Career How To: Insights from a successful career changer

One of the best ways to succeed at something new is to learn from someone who’s already done it. 

I’m excited to share the career change success story of a young woman who moved into a new field within her current employer.  Her story represents one of the key tenets of career change, “Start where you are.”

Late last year she started reaching out to those in the position she wanted and one person led her to another.  She used the insights she gained in these informational interviews to define and articulate her transferable skills.  Those got her the desired job despite not having the full technical background.  In fact, her new team is very supportive!  Read more on her story below and get inspired to make your own career change a reality…

Q: What career/job did you start in?
A: I started in corporate advisory – providing market intelligence to corporate bond issuers in the High Yield Market space.

Q:What career/job are you doing today?
A: I’m in product development – creating solutions for the web-based application that services the syndicated loan market.

Q: How long did the transition take?
A: The transition took 6 months in total: 4 months of networking to obtain the new position and 2 months of transitioning into my new role.

Q: What was the greatest obstacle you overcame and how did you do it?
A: Emotional investment in my previous team. I felt like I helped build that team – establish its first class reputation.  And departing from the known was initially scary. It became more emotionally draining when my old boss didn’t take the news well.

Q: How much greener is the grass?  Are you happier?
A: I’m most definitely happier – the work environment is better – it is very collaborative. I don’t feel like this position consumes me like my previous one did.   I feel much more centered.

Q: How did you lifestyle and finances change with this transition?
A: My lifestyle is calmer. I no longer feel like the success of the team relies solely on my shoulders largely because I’m the newbie and everyone plays a role to make the product releases a success. I start an hour earlier but get to leave at 5p and that has given me the opportunity to take care of things after work as opposed to leaving the office after 7 or 8pm regularly because I constant had to check others’ work. Financially, I got an incremental pay raise with the agreement that I would be eligible for the maximum bonus if my performance is above average.

Q: Do you see career the same as you did before this change?
A: No, I have a positive and strategic outlook on my career. I feel confident now that I can transition roles and industries even sooner than before because I now know how to position and convey my value proposition to other employers.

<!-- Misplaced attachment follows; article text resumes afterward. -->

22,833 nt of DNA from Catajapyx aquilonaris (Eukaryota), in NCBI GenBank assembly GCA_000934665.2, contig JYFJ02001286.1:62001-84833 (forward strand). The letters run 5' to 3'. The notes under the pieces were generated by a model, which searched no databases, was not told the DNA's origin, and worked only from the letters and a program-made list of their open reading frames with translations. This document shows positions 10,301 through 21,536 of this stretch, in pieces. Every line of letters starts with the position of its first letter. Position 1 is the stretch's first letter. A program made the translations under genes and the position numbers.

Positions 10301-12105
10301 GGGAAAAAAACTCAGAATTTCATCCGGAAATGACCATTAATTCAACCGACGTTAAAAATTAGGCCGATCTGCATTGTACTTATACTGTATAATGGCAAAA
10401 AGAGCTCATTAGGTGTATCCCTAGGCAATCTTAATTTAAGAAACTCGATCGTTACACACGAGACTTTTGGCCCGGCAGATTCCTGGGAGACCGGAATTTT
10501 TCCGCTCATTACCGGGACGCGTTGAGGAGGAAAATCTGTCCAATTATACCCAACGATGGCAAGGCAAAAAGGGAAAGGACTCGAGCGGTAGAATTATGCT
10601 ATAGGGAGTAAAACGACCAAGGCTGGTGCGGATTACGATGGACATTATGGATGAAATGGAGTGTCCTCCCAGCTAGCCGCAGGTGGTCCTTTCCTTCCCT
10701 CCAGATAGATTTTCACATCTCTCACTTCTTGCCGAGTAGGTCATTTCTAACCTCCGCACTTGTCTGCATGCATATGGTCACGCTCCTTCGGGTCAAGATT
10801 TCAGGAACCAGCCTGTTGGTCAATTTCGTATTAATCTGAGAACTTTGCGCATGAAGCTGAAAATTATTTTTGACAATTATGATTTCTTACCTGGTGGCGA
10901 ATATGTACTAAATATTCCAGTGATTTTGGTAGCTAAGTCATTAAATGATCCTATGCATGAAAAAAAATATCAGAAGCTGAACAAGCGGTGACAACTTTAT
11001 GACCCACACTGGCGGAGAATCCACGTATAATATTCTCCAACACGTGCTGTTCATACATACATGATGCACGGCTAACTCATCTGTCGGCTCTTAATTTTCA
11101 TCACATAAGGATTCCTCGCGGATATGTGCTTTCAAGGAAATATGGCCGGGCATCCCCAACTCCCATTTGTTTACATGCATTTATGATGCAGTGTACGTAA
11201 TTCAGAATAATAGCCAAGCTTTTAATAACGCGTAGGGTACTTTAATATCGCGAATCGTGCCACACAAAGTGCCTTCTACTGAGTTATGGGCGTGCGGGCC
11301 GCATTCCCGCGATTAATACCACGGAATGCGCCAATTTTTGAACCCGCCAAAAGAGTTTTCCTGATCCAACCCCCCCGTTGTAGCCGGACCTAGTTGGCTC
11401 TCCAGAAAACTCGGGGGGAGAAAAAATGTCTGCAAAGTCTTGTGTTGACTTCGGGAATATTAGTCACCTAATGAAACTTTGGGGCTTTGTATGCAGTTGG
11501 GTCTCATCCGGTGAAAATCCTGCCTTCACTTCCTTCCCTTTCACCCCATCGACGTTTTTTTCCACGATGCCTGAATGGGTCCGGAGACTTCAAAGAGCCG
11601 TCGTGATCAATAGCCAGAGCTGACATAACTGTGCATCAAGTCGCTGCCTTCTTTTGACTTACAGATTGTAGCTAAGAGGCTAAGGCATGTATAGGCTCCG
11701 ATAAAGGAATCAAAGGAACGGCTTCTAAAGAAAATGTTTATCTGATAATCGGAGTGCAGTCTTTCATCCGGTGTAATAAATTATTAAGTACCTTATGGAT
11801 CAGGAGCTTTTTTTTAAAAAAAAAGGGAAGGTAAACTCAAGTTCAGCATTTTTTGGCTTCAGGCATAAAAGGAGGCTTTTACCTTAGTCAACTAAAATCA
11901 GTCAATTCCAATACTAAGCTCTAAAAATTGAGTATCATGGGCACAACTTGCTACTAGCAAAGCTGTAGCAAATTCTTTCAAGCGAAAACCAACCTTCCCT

Q: Do you find work exhausts you or excites you now that you made a change?
A: Excites me!   The learning curve is expected to be 6-8 months but since the application and consumer’s needs/desires are always evolving, it seems like it will be a stimulating learning experience for the most part.

Q: Do you feel like you’ve captured the elements of your ideal career?
A: Perhaps not all but definitely more – I have the ability to exercise my creativity on a more frequent basis and travel to visit clients.

Q: Do you feel you could have done this on your own or did you get value from being coached through the process?

A: I most definitely see value in being coached through the process. Often times we need an extra push and sounding board – someone who can recognize and extract from our interactions what our true desires and abilities are, even if they’re not explicitly expressed. The encouragement Maggie (my coach) game me to make use of my transitional skills to make myself more appealing was incredibly helpful – a departure from how I was previously approaching my job search. Before I would get discouraged by the job title and not apply because I didn’t think I would be hired for that job because it was too different from what I was doing. I wasn’t positioning myself as valuable with transferable skills that could be utilized across many industries/jobs.  Also, I appreciated the encouragement from Maggie to not be so narrowly focused or short sighted, but to rather think of the ultimate position I want to hold one day and work backwards by taking roles that will help me get there.

It can seem daunting to make a career change but my hope is that by reading this success story,  you can see a career change is possible for you too.  I believe we each possess a unique core genius that is meant to serve (and better) the world.  Given that, it’s urgent and important to find our way onto a career path that suits our talents and interests.  I’d be happy to support you with coaching just like I did this young woman.

For more success stories, check out this podcast on Following the Wise Guidance of Your Heart in Career Decisions and stay tuned for a special success story feature in my September episode of “Making a Living with Maggie”.

Always follow your dreams!


(Image courtesy of Tyler Waite.)

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